There are a couple different version of this available on Amazon. This is the way I plan on going.
 
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Discussion Starter · #14 ·
I always used the Moroso, link below never had a problem with in car changes on Windsor S/N 95 with double springs plus vibration damper. Also have a tool to break the locks free. Ill have to go out to the garage and see who made it, dont remember been quite a few years since I bought it.

Dumb question on that, is there any problem with the clearance for that handle to swing with the engine in the car?
 

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Dumb question on that, is there any problem with the clearance for that handle to swing with the engine in the car?
I changed the valve springs 2x on my 95 with the engine in. The back cylinders are a PITA but was able to get it done with the Moroso tool. Cant remember if the lower intake was on or off, when I did it. I wont have access to those pics for a few days (they are in an offline archive).

Below is a pic of the tool with air line for spark plug hole and 2 different versions of the little tool to break the locks free, silver one is magnetic to grab the locks, blue one is not.
Tool Wood Plastic bottle Bumper Gas
 

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Discussion Starter · #16 ·
Well, stuff's been ordered we'll see how it all works out. I'm hoping everything comes in by xmas since I have a four day weekend but really the car's not leaving the garage till the snow melts so I can take my time.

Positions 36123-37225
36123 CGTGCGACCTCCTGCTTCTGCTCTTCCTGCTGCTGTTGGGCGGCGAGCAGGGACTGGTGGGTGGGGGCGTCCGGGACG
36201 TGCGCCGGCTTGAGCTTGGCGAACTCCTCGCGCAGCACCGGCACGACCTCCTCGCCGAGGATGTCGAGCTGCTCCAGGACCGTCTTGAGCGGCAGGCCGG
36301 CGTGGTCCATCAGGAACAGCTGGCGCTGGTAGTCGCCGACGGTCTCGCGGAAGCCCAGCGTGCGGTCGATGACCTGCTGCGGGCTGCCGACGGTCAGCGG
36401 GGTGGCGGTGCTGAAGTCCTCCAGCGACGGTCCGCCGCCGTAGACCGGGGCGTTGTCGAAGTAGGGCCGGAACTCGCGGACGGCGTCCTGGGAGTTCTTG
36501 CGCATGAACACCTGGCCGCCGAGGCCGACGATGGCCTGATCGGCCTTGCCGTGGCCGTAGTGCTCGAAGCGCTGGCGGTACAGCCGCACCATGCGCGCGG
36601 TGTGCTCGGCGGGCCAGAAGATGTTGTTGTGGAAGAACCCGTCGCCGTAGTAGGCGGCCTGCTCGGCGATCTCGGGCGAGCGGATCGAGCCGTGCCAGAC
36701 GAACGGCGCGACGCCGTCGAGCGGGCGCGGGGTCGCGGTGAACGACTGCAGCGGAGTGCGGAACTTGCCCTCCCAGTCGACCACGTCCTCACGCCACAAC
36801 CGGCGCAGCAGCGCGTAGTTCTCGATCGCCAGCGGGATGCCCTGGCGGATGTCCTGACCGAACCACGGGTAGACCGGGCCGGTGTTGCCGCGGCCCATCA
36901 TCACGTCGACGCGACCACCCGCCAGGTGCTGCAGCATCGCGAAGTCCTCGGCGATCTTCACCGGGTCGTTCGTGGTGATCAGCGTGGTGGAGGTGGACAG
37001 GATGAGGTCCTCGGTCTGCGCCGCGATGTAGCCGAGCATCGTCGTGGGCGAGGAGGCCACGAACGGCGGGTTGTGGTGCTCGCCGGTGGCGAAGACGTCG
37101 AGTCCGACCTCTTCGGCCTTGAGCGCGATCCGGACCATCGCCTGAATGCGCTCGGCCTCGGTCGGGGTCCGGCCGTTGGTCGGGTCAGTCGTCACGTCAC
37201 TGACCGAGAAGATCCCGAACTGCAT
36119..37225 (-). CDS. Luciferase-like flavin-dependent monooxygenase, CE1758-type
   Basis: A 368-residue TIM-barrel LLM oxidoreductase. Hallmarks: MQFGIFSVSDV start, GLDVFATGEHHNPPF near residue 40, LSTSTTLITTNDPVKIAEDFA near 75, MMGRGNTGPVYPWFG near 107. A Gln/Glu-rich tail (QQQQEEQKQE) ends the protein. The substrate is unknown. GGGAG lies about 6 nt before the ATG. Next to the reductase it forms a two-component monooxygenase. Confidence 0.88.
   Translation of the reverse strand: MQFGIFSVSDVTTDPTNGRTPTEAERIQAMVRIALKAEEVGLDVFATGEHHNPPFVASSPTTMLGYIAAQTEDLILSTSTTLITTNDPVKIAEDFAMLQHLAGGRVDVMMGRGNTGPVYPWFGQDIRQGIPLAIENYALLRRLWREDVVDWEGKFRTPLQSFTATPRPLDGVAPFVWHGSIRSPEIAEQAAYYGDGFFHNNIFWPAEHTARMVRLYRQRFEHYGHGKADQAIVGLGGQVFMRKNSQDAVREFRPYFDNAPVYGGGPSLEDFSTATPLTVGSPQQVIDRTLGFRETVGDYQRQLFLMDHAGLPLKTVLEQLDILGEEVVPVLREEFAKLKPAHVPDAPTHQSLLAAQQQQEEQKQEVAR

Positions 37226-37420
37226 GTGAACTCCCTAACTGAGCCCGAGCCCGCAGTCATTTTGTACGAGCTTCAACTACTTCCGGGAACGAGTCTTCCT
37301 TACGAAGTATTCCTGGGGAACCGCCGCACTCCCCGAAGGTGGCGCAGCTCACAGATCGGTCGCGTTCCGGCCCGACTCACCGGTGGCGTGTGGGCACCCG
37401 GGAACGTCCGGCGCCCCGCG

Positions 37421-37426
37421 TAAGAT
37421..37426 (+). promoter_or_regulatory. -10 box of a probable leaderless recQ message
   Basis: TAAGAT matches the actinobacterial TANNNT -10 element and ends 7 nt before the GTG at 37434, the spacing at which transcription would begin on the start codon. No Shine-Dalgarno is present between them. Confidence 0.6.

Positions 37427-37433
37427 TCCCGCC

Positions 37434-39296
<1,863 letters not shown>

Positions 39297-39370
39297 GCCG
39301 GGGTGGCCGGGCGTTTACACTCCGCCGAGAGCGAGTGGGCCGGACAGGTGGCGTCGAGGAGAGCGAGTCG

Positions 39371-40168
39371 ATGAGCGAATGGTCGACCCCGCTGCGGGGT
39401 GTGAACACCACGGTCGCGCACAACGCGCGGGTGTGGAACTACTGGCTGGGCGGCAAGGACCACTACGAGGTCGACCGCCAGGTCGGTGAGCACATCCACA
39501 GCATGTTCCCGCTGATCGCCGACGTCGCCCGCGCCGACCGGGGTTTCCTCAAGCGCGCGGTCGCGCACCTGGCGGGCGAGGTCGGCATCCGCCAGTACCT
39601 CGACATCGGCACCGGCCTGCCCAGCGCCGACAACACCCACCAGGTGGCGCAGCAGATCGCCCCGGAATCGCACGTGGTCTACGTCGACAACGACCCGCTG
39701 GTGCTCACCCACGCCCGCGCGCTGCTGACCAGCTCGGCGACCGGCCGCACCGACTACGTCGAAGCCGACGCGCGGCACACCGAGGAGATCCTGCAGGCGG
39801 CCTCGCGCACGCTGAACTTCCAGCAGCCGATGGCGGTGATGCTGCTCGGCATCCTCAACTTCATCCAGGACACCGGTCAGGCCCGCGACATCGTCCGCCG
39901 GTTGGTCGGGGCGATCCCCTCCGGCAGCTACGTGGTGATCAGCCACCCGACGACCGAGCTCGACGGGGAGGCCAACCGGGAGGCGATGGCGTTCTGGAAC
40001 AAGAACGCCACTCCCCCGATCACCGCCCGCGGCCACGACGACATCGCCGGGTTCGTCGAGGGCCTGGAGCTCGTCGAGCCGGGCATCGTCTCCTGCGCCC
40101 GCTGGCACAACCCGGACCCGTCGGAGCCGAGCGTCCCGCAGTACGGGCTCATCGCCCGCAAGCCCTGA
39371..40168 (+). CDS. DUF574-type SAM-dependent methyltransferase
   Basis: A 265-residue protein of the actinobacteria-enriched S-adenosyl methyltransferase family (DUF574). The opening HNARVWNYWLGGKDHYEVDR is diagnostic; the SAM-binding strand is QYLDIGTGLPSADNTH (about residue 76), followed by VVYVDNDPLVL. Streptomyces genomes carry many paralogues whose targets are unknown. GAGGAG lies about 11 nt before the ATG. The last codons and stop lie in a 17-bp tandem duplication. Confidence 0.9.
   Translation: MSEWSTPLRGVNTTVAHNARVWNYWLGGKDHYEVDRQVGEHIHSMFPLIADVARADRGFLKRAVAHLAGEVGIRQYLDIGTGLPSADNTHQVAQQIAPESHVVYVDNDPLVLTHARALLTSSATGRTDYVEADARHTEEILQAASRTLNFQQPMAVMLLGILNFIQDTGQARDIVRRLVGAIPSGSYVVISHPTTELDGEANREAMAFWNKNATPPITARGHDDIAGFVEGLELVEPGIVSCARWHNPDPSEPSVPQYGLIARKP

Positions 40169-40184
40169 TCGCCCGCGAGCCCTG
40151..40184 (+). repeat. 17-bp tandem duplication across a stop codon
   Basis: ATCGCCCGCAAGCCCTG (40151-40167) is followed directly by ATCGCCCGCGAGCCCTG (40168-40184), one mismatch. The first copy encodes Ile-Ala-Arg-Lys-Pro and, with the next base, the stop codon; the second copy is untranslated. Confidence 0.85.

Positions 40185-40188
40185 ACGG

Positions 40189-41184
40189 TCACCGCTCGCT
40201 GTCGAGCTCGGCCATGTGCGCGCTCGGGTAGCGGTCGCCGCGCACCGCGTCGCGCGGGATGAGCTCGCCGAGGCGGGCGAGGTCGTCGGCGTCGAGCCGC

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How are you guys holding the valves up when doing this on an assembled engine?

I used the pro form tool on my stud-mounts, but I had a fun time wrestling with the air compressor pressure to keep the engine from turning over while doing this.
 

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Discussion Starter · #18 ·
I haven't done this yet obviously that's why I asked, but I did perform the same basic job on an OHC engine and the way I held the valves up was first to take the cam out of the equation by removing the rockers/lifters on ALL the cylinders, then just let the air pressure push the piston down to the bottom while doing the valve spring work.
 

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Just put the cylinder you are working on at tdc and the air pressure will not rotate the engine. You can do 2 cylinders at a time.
 

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Just put the cylinder you are working on at tdc and the air pressure will not rotate the engine. You can do 2 cylinders at a time.
This.

Use a leak down tested to air up the cylinder. If it’s on tdc the engine shouldn’t rotate. Put it in gear if it’s a manual to help also